He was the neighborhood sweet talker. Followed everyone around for snacks and pets. I fell in love with his soft fur, quick to purr and tons of kisses. He started staying in a few nights. Our two other cats were not happy, but they seemed to tolerate each other. It seemed like he had a cold. Sneezing and boogers were a common ailment with him.
One day I walked by him and his head was bouncing around, like he was following a fast moving fly. But his eyes, I’ll never forget, darted everywhere else. He couldn’t focus, couldn’t walk and kept vomiting. I rushed him to the local clinic.
“What’s his name?” they asked. “John Doe” I replied. I hadn’t convinced my husband we needed another cat just yet. They medicated and sedated him. By the next day he was worse. I took him to a larger clinic, and they immediately started fluids and treatment. “What’s his name?” they asked. “Noodles,” I tell them. He needed a name on his cage at the vet, John Doe just didn’t feel right.
It was discussed that Noodles has a brain infection. He might need to stick around for a week or so. It was a viral infection and they were reviewing treatments that would be beneficial. Given that I’m unemployed, this is a difficult decision. We only have one income and we know how expensive it could be. My husband said to dust off the credit card and get him the care he needed.
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During his stay, we had conversations with the vet daily. Near the end of the week and a half of his stay, we were told that the treatments didn’t seem to be helping and it was looking like it would be something that he would constantly have. We would have to make the decision to euthanize or deal with what may come. I’ve never turned down a challenge.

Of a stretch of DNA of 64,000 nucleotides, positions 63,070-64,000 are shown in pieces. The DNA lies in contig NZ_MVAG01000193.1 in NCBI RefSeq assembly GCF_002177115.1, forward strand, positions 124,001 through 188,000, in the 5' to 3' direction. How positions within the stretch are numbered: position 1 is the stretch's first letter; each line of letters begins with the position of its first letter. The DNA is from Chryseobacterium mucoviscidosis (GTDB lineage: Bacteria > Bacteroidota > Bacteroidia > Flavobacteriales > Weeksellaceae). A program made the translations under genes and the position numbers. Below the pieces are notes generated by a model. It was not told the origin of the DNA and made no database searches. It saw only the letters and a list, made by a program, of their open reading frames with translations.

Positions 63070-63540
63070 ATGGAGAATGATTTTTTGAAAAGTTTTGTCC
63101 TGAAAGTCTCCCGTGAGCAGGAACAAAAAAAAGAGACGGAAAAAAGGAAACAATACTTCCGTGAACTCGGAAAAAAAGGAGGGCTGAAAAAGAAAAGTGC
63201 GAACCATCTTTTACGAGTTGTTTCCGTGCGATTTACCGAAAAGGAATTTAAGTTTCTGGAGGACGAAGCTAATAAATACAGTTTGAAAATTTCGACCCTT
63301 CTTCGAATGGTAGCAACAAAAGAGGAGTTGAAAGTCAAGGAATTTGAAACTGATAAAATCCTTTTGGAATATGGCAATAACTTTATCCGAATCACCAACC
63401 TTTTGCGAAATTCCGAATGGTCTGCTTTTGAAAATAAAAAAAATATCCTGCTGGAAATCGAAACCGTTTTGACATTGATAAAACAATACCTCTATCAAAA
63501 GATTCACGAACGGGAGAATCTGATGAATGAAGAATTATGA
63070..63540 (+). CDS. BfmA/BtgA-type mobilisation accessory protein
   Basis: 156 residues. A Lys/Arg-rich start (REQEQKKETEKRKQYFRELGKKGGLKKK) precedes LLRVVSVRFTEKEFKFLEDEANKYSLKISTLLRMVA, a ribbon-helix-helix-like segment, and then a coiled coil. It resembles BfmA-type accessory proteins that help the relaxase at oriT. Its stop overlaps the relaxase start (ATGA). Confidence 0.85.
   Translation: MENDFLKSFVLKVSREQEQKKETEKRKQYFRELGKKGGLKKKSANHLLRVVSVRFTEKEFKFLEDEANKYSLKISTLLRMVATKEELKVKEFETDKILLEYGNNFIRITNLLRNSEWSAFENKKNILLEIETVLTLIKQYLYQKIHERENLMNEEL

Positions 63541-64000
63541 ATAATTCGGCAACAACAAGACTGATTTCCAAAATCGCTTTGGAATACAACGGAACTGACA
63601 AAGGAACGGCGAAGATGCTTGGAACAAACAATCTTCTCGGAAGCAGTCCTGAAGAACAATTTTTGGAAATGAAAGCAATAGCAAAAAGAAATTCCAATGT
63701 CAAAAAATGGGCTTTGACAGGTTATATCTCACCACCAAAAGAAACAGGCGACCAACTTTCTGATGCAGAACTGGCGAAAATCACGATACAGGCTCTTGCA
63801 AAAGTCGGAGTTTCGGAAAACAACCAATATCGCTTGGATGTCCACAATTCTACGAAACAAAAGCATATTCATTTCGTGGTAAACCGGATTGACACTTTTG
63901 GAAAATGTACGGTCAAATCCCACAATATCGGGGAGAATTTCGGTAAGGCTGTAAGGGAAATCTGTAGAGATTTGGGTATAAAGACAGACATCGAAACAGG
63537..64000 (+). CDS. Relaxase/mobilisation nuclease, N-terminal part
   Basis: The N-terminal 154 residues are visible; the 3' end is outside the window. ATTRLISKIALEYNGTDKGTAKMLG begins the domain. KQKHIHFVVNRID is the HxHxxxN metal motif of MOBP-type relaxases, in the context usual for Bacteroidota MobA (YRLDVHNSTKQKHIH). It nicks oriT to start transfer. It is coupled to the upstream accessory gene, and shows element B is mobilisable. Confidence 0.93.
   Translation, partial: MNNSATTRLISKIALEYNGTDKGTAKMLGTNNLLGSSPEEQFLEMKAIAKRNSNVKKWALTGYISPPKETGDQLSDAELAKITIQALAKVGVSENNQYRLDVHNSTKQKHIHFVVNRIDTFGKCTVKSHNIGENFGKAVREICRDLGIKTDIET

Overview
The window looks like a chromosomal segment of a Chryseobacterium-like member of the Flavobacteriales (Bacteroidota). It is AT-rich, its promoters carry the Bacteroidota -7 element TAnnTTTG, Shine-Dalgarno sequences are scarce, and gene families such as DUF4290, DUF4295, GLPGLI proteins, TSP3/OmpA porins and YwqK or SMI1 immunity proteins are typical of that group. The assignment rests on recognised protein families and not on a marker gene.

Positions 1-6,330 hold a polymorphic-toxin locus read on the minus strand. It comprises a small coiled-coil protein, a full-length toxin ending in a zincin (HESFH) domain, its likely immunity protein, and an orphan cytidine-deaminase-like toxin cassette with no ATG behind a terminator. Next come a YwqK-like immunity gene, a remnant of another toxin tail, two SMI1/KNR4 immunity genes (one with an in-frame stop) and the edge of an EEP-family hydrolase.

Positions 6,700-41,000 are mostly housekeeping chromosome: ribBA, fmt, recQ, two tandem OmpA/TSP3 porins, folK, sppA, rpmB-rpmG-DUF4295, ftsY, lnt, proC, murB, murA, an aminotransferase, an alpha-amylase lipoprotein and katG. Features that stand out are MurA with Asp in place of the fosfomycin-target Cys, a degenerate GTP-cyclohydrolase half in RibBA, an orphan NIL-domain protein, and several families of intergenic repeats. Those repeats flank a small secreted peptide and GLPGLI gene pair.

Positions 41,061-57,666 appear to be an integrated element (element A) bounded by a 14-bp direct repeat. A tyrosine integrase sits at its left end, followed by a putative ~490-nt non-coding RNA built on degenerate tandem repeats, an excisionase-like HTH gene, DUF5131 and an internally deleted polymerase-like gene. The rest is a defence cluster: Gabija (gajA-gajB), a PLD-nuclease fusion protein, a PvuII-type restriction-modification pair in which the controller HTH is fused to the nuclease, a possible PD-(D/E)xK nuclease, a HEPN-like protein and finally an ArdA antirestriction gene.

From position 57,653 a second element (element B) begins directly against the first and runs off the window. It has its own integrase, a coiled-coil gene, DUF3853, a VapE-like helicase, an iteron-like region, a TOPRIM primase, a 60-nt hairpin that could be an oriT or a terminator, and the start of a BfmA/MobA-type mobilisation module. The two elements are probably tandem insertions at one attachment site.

The vet advised us that it seemed like a clot traveled to his brain to cause the event he had suffered earlier, so now his brain function was compromised. He wouldn’t walk straight, couldn’t jump right, had a head tilt, his equilibrium was off and he still had major snot coming out of his nose. Add to the mix, two Great Danes that have mastered the art of drooling.
What says “Welcome to our home” like bloody snotty boogers and dog slobber? When he sneezes, he shakes his head. We grab the flashlight and clean up the mess. I’ve washed our bedding daily. It seems that I spend the day cleaning the walls of mucous.
It has been about 8 months, and although the snot has drastically reduced, he is still sneezy and wheezy. My husband binged “The Last Kingdom” during the winter months. So when it was time to take Noodles to the vet for his checkup they asked, “How is he feeling?” My husband interrupts, he has his new name now, it’s “Uhtred” Uhtred the Bold, because he is a fighter.
Our Danes love Uhtred and they know he needs extra care. They protect and watch over him when he is in the backyard. Between slobber and snot, we are the odd family in the neighborhood.
Story submitted by Carolyn from Waterford, California.
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